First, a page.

The No Opinion Certificate

The No Opinion Certificate
You have sent in our latest stamp acquisition to be expertized, and you are confident that the stamp is what you think it is. After the allotted time frame that it takes to have the stamp examined, the certificate finally arrives in the mail. To your surprise, the certificate reads "No opinion." Now what do you do?

Reaction to this situation can range from puzzlement to outright rage, but after your anger subsides, the question remains as what do you do now. There are three possible answers to consider. But before we get to that, you need to look at why a submission might come back as "no opinion."

The first reason might be that the expertizing house doesn't have a staff expert who is capable of examining the stamp in question, or they may have no one at all. It could very well be that there is no one there who can be 100 percent certain about the submitted item.

Any expert will feel 100 percent competent to offer an opinion on some items, but less competent on other submitted items that may be out of their expertize. If there is no one competent to offer a 100 percent opinion, this is grounds for a "no opinion" comment.

The standard to expertize has to be 100 percent and nothing less is acceptable. That expertizer may leave a comment about his findings and recommend the item be sent to a different expert. If there is a more competent expert or two, and if they agree with the other expert everything is great.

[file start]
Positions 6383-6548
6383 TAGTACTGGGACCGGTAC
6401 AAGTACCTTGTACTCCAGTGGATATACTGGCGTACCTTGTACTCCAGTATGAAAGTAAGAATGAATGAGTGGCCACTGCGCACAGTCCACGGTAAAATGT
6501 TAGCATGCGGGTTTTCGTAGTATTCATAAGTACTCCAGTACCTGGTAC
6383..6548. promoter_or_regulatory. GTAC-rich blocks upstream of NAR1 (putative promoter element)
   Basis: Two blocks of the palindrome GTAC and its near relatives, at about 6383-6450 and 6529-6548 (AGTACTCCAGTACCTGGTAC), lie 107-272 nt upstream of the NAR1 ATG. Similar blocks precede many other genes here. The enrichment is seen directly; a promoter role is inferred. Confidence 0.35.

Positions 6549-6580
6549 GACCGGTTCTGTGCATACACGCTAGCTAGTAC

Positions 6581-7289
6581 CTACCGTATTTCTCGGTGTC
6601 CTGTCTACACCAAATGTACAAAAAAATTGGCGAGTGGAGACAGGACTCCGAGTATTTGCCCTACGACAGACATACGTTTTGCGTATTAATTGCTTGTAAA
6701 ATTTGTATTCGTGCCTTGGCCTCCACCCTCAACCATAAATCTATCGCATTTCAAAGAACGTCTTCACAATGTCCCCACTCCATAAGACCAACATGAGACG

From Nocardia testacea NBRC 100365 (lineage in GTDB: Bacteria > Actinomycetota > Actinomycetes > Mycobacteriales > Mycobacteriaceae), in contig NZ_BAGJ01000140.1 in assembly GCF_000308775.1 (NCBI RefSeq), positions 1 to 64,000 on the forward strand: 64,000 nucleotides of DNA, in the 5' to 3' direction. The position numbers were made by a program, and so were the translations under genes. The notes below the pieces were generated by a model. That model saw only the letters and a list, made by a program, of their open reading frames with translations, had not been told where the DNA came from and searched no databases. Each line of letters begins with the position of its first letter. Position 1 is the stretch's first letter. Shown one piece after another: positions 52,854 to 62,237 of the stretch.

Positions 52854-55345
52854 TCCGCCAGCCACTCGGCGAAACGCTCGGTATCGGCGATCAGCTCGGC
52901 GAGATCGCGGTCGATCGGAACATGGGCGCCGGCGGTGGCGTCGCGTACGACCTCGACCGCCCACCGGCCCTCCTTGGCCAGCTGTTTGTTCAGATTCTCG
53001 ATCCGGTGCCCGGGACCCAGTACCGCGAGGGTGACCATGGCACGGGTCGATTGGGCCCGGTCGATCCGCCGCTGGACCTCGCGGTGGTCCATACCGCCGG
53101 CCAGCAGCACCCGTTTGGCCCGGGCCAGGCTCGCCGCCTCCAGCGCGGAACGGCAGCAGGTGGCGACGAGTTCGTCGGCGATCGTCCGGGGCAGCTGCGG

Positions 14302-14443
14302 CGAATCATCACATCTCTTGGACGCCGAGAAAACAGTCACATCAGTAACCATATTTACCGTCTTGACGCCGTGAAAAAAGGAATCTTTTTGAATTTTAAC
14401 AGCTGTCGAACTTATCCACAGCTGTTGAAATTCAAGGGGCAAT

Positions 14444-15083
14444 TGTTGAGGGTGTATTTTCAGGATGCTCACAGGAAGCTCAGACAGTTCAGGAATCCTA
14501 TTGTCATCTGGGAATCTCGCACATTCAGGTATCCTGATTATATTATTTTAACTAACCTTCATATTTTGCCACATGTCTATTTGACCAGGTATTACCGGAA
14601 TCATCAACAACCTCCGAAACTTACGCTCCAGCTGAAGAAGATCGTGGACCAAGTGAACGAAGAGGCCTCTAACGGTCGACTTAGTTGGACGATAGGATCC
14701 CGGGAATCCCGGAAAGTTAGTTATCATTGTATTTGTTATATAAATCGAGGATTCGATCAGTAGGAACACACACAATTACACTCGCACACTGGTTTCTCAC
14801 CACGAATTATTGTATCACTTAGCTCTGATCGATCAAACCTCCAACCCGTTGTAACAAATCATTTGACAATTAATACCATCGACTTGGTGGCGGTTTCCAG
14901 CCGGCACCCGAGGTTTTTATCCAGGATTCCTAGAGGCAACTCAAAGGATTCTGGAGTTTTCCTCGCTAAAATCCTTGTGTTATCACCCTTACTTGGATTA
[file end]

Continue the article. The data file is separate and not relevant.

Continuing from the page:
Consider the case where two or more experts who consider themselves 100 percent competent, and after examining the item submitted, they come to opposing conclusions. Reasonable people often disagree with one another.
Most submissions will not fall into this category because the characteristics being looked at are established and objective.

Any expert should know what he or she is looking for in terms of paper type, gum, perforations, color, design characteristics, cancellations, markings on covers, how these markings match up with the time periods, etc.

With items that are new or only have a small base of established knowledge and a small number of known reference examples, two experts can have very different opinions on the item in question. The difference in opinion may be so basic there is no possible way of resolving them. Of course each expert is going to try to convince the other one who is right and who is wrong. The next article will cover what to do about receiving a "no opinion" certificate.




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Content copyright © 2018 by Gary Eggleston. All rights reserved.
This content was written by Gary Eggleston. If you wish to use this content in any manner, you need written permission. Contact Gary Eggleston for details.